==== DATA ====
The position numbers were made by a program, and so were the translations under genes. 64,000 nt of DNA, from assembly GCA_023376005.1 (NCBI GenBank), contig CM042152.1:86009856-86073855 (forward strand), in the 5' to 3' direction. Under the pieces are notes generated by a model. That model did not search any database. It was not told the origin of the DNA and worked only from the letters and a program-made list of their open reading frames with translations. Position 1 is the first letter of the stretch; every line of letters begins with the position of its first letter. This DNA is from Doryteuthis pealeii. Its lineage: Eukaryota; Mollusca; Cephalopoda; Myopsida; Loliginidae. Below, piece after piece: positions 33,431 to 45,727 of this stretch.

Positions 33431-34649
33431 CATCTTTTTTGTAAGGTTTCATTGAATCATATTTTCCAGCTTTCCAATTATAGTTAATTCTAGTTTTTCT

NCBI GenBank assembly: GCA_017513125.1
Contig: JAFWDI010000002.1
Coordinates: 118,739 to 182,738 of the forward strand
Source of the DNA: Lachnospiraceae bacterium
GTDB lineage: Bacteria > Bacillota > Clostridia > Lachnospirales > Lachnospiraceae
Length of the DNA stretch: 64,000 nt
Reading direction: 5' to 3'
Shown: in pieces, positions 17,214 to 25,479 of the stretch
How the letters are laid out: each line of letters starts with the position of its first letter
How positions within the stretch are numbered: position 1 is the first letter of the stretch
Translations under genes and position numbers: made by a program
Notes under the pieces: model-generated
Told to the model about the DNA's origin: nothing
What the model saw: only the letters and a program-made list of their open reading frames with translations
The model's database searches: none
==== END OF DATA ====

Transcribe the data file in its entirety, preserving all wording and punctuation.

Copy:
The position numbers were made by a program, and so were the translations under genes. 64,000 nt of DNA, from assembly GCA_023376005.1 (NCBI GenBank), contig CM042152.1:86009856-86073855 (forward strand), in the 5' to 3' direction. Under the pieces are notes generated by a model. That model did not search any database. It was not told the origin of the DNA and worked only from the letters and a program-made list of their open reading frames with translations. Position 1 is the first letter of the stretch; every line of letters begins with the position of its first letter. This DNA is from Doryteuthis pealeii. Its lineage: Eukaryota; Mollusca; Cephalopoda; Myopsida; Loliginidae. Below, piece after piece: positions 33,431 to 45,727 of this stretch.

Positions 33431-34649
33431 CATCTTTTTTGTAAGGTTTCATTGAATCATATTTTCCAGCTTTCCAATTATAGTTAATTCTAGTTTTTCT

NCBI GenBank assembly: GCA_017513125.1
Contig: JAFWDI010000002.1
Coordinates: 118,739 to 182,738 of the forward strand
Source of the DNA: Lachnospiraceae bacterium
GTDB lineage: Bacteria > Bacillota > Clostridia > Lachnospirales > Lachnospiraceae
Length of the DNA stretch: 64,000 nt
Reading direction: 5' to 3'
Shown: in pieces, positions 17,214 to 25,479 of the stretch
How the letters are laid out: each line of letters starts with the position of its first letter
How positions within the stretch are numbered: position 1 is the first letter of the stretch
Translations under genes and position numbers: made by a program
Notes under the pieces: model-generated
Told to the model about the DNA's origin: nothing
What the model saw: only the letters and a program-made list of their open reading frames with translations
The model's database searches: none